The Saffron Crocus (Crocus sativus)

The Saffron Crocus (Crocus sativus)

You will recall that our day out had begun promisingly at Anglesey Abbey in Cambridgeshire. After lunch we drove off (car roof remaining closed in view of the low cloud and short journey) to the town of Saffron Walden in north Essex. More specifically it is the chief town of the District of Uttlesford– I always think this sounds like somewhere you might find in ‘The Shire’ of Hobbit fame!

We’d been here a long time ago and then only driving through so didn’t really have a chance to explore it thoroughly. Here’s a link to Wikipedia’s entry on the town if you’re interested in its history. In brief it’s of ancient standing, there having been a settlement here long before the Roman occupation of Britain 2 thousand years ago. Of particular interest is the derivation of the town’s name. In the medieval period the primary trade in Saffron Walden was in wool, but in the 16th and 17th centuries the Saffron Crocus (Crocus sativa) was grown in the area. Each saffron crocus grows to 20–30 cm and bears up to four flowers, each with three vivid crimson stigma. Together with the styles, or stalks that connect the stigmas to their host plant, the dried stigmas were used originally in medicines, as a condiment, a perfume, an aphrodisiac, and as an expensive yellow dye. This industry gave its name to the town and what used to be Chipping Walden became Saffron Walden. The town itself retains many old buildings, interesting spaces and features, as you’ll see in the gallery at the end of this article.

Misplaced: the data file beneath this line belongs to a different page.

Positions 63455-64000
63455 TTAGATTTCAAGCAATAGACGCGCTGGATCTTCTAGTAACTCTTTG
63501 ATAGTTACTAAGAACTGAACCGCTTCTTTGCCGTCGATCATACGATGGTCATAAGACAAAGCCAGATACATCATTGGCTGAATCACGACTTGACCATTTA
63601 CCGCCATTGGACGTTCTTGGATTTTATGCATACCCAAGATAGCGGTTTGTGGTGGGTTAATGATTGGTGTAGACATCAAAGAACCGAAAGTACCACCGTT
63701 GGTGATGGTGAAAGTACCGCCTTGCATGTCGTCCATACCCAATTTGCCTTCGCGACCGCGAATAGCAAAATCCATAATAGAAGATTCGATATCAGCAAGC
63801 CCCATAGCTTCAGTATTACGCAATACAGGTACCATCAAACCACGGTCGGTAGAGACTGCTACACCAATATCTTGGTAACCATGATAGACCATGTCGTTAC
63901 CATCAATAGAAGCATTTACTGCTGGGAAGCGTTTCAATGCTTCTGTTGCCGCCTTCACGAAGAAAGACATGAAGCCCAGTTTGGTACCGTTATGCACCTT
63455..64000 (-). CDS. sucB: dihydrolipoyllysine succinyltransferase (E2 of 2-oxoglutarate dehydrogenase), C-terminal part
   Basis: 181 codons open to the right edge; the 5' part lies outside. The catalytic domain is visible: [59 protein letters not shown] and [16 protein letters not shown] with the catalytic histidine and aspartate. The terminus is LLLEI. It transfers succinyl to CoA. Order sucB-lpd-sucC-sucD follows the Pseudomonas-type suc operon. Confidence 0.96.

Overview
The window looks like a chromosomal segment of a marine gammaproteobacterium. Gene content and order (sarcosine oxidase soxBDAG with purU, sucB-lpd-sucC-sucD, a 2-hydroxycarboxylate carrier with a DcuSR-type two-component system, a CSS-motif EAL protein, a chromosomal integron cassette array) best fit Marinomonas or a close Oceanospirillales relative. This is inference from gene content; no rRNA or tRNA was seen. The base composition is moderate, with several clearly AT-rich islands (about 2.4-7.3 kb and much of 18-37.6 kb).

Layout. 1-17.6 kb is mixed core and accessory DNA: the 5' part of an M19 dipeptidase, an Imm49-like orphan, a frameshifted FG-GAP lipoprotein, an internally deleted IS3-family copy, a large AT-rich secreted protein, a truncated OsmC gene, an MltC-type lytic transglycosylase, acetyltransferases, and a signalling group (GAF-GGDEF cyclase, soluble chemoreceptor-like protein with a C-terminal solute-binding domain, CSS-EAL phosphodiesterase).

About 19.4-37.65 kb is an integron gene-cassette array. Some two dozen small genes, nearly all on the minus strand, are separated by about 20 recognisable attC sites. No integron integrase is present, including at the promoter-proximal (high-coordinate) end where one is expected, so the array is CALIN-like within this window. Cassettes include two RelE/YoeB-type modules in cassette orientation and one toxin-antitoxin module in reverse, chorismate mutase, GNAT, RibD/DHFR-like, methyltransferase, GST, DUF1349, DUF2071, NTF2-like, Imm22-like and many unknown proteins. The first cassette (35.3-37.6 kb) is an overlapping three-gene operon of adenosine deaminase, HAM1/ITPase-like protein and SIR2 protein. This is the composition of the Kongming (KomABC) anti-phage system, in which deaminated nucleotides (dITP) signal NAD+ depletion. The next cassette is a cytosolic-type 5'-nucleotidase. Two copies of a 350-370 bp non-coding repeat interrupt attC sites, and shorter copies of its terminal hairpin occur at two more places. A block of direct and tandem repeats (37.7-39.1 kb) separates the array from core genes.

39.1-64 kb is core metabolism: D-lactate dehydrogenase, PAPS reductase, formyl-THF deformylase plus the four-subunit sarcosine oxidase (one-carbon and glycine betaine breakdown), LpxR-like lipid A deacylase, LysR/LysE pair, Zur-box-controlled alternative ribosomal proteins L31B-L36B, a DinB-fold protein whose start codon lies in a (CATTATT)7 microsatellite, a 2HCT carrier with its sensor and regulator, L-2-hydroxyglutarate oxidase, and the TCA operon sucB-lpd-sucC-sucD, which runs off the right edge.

We began our visit in a fascinating garden – Bridge End Garden. This is actually a series of seven interlinked gardens laid out by the Gibson family (eminent bankers and brewers) in the nineteenth century. They are Grade II* listed (so protected), close to the town centre and church and are open to the public each day free of charge. Careful restoration has replicated gardening techniques and designs typical of the Victorian era and has brought the garden back to its full splendour.

Though there are signs around stating that it is ‘not a playground’ and ‘ball games are not allowed’, I can see it can be difficult to prevent its use for play by the town’s children, some of which might get a bit over exuberant at times…. While we were there I was delighted to see a group of teenage boys playing ‘It’ around the different spaces and the hedge maze was also an obvious draw for local kids. These features in an original 17th or 18th century setting must surely have been used in a similar, playful way – if not by children then by adults! The Dutch Garden with its complex parterre of box bushes also looks so like a ‘mini maze’ (in fact hedge mazes developed out of the complex parterres in France, Holland and elsewhere across Europe), so it wasn’t suprising to see another sign, perhaps rather desperately, announcing that it isn’t a maze!